In reply to my defense of what is sometimes called “Evangelical Atheism” on my personal Facebook page, Greg Teed thinks my account comes “so close” to correct but argues that I missed something crucial:
All good points, but there is a radical difference *in kind* between what atheists/skeptics promote and what the religious evangelical proselytizes. Sometimes the content matters. Given that atheism is skepticism with regards to a particular claim, what is the content of skepticism…?
There is a difference between teaching what to think and how to think. Analogously, and on a philosophical level, there is a radical difference between teaching affirmations and teaching critical skills, and that difference is not only in the teaching itself – it is in the content.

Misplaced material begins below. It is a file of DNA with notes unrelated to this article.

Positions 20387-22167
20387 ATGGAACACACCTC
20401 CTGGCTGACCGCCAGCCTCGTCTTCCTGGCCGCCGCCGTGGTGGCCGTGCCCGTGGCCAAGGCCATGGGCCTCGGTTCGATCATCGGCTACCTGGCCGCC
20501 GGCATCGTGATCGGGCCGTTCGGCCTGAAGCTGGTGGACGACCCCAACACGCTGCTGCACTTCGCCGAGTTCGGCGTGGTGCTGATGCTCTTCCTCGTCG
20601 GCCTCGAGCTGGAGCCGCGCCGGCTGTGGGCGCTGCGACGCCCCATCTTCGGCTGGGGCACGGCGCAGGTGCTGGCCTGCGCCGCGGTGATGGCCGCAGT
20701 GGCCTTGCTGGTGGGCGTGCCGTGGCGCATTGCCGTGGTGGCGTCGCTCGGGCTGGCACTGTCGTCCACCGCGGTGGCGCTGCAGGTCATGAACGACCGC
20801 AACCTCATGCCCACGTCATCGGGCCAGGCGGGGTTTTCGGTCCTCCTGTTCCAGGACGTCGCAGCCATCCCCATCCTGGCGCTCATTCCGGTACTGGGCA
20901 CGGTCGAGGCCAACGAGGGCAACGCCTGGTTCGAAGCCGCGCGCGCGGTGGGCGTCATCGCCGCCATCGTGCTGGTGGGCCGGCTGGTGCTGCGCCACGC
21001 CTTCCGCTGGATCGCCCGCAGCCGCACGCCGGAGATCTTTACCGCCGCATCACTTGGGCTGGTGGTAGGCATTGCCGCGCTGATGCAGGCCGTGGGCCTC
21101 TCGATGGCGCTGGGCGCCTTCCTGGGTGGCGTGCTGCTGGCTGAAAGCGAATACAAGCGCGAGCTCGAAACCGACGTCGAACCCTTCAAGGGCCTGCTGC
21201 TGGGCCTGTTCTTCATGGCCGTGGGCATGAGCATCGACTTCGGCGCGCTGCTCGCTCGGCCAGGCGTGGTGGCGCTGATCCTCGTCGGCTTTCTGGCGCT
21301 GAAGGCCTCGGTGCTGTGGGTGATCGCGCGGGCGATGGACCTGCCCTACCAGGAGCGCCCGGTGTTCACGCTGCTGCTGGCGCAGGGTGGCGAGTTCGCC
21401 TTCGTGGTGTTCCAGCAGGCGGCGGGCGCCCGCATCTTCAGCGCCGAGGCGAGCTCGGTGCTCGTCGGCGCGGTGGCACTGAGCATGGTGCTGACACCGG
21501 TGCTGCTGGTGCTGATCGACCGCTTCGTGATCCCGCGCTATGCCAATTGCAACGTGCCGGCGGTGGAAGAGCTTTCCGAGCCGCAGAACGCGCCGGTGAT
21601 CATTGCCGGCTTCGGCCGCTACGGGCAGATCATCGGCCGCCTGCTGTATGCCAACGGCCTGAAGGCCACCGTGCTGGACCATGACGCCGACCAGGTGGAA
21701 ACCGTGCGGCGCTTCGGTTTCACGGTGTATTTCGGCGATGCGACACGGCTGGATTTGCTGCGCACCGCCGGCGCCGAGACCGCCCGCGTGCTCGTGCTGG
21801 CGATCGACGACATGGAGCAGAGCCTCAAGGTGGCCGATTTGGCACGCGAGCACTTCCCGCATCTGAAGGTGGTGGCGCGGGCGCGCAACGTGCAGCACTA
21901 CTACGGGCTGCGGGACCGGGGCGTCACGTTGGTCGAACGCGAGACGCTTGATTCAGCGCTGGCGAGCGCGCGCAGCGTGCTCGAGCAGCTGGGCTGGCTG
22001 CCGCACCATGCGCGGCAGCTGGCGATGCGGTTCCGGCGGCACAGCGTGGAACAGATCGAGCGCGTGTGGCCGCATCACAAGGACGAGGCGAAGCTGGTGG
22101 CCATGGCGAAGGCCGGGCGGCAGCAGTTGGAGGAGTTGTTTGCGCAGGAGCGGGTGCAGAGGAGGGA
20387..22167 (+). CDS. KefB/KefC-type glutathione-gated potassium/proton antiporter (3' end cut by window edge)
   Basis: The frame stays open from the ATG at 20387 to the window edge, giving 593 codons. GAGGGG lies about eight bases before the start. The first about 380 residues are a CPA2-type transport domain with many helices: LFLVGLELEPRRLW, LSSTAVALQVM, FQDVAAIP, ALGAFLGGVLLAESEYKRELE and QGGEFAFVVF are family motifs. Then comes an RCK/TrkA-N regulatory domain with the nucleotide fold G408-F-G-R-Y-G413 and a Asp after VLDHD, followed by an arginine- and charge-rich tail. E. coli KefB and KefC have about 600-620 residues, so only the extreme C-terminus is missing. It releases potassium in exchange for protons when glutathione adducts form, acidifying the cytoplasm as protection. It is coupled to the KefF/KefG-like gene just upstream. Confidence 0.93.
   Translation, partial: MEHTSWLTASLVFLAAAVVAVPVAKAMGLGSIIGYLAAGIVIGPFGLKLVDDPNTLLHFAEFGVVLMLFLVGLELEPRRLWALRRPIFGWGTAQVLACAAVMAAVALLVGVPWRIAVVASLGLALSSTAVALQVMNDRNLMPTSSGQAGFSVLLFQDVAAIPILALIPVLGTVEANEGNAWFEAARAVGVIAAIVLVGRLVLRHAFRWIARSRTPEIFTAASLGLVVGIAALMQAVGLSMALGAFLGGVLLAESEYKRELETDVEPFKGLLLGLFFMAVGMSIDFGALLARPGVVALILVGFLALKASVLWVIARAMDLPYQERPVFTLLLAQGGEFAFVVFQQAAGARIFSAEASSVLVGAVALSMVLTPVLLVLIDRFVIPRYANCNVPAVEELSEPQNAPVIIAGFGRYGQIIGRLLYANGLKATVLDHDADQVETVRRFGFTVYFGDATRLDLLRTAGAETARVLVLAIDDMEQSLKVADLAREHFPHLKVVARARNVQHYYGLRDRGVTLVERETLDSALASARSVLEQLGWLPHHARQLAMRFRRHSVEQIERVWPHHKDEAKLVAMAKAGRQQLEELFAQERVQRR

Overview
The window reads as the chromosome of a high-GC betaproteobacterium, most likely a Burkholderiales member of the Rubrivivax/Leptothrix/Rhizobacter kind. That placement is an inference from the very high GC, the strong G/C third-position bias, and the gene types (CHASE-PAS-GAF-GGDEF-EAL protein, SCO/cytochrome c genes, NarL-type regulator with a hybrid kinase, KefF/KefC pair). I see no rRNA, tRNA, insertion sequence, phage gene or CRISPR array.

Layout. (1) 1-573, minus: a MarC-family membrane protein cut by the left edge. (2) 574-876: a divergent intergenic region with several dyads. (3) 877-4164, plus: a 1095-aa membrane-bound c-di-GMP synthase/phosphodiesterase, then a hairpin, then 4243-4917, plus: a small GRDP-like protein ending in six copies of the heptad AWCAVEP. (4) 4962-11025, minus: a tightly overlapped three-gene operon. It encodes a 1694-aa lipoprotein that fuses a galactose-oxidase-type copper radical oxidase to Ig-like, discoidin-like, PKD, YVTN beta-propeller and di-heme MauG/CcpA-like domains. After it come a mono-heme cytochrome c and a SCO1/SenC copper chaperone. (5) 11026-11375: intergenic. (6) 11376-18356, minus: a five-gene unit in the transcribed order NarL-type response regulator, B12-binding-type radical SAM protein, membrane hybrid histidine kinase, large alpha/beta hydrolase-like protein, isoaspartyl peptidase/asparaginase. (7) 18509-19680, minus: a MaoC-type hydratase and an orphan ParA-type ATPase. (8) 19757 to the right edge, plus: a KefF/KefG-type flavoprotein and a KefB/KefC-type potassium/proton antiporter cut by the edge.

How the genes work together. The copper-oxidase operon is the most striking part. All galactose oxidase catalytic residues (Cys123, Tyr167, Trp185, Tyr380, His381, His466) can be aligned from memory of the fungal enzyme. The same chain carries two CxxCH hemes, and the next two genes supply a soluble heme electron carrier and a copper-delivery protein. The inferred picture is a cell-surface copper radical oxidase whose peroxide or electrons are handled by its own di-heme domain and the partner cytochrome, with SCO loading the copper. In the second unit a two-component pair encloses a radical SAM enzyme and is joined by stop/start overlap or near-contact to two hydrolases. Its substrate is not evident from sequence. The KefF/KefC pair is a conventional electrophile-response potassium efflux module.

Evangelism implies (possibly even entails) an “affirmation” to teach. Skepticism is the only philosophy that is critique-based rather than affirmation-based. It is the only philosophy that advocate thinking critically about everything, even itself. No other philosophy does that.
Evangelizing doubt (a critique-based way of thinking) is self-contrary, if not downright self-contradictory.
What do we teach children? To courageously question everything. What exactly are we evangelizing there?
There are a few issues raised by this thought-provoking remark.